Natural births

At the birth of my children, I gained tremendous amounts of respect for all mothers. If every man in the world was to watch a natural birth, all mothers would be more appreciated and the world would be a better place.

I’ve been blessed to photograph a couple of natural births, one in a hospital (seen here) and one in a home. I didn’t photograph the birth of my own children, as my wife wanted my full attention and support.

At the home birth I even became a doula, that is, I provided non-medical support during the labour, the birth, and the postpartum period. Doula in Greek means female slave; I can be OK with being called female, but I’m not too excited about the slave part.

If you don’t believe in magic, attend a birth. Or better yet, attend a natural birth. You will experience magic.

When photographing a birth, respect comes first. I also choose to photograph with black-and-white film, as it occurs to me as poetry. If there’s a place where the photographer needs to be invisible, it’s in the birthing room. And at the same time, one has to mentally create a safe space for the child to be born into. When necessary, put the camera down and help.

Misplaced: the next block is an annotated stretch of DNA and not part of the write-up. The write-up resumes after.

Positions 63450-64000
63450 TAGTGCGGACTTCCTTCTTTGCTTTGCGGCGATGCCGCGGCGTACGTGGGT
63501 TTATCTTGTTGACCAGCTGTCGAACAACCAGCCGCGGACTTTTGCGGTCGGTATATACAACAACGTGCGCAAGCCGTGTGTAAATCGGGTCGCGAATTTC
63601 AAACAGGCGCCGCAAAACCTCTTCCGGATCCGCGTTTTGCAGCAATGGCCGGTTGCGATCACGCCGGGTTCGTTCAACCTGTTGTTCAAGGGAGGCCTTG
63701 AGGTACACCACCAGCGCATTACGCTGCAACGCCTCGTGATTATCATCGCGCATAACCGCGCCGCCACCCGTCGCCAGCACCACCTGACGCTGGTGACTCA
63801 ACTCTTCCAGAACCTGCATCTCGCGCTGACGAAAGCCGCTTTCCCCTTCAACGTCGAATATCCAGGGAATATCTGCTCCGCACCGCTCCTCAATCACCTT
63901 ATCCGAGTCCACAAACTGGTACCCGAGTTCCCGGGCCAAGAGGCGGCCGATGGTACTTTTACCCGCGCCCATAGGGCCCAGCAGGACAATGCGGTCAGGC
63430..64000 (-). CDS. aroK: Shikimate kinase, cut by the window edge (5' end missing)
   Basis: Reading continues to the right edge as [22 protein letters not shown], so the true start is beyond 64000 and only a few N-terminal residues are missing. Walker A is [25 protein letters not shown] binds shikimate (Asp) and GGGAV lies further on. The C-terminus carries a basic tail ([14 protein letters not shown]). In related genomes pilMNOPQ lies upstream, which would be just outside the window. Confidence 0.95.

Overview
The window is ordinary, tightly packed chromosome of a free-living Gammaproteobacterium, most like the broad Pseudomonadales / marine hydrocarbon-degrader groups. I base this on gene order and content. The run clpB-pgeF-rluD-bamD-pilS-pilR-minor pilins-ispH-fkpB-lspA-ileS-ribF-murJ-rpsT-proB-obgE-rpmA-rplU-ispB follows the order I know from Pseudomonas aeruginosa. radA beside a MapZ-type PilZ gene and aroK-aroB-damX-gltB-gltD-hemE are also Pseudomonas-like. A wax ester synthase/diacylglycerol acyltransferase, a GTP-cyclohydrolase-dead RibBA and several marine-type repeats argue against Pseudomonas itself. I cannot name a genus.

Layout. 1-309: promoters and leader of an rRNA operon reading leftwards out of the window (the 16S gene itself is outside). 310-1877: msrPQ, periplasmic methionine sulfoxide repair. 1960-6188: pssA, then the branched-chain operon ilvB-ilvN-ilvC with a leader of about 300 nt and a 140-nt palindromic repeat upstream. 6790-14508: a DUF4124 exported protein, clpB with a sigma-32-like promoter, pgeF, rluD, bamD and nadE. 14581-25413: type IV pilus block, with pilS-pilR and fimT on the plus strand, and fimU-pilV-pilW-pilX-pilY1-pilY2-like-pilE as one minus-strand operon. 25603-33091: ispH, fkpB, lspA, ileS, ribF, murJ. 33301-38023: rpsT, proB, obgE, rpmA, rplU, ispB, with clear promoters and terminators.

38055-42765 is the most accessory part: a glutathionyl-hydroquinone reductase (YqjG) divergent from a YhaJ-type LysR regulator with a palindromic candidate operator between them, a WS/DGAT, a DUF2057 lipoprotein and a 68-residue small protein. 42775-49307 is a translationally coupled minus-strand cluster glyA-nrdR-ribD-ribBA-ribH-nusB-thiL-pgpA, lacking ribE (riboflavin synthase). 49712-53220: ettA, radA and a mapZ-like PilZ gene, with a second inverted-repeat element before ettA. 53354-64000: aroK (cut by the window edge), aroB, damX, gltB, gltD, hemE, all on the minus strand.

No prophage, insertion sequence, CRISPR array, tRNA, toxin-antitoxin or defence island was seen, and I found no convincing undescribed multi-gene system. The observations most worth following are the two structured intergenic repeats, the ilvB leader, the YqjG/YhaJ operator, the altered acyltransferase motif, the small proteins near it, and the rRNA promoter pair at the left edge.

I have great respect for midwives and doulas as well. That’s why I volunteered to take portraits for the Santa Barbara Birth Center. I also was part of a performance with my friend and doula Virginia Bobro, at the Yoga Soup. She pretended to be pregnant (with a realistic fake belly) and I was the clueless father not knowing what to do during labor. Then, like magic, I switched personalities and became a very supportive father/husband. We were supposed to show the crowd what a difference a father can make in the birthing room, just by being present and creating eye contact with the mother. Virginia did such a great job that I thought she was really going to give birth to “our baby” in front of all those people. I was to be part of an immaculate conception with the wife of my friend! Weird.

After this off-the-wall story, I’ll leave you with some photos of a natural birth with midwife Judy Nichols, back when Cottage Hospital allowed midwives to work alongside their nurses. Now, if you want to have a midwife-supported birth in Santa Barbara, you’ll have to do it at home, or hold the baby in until the Santa Barbara Birth Center opens later this year.

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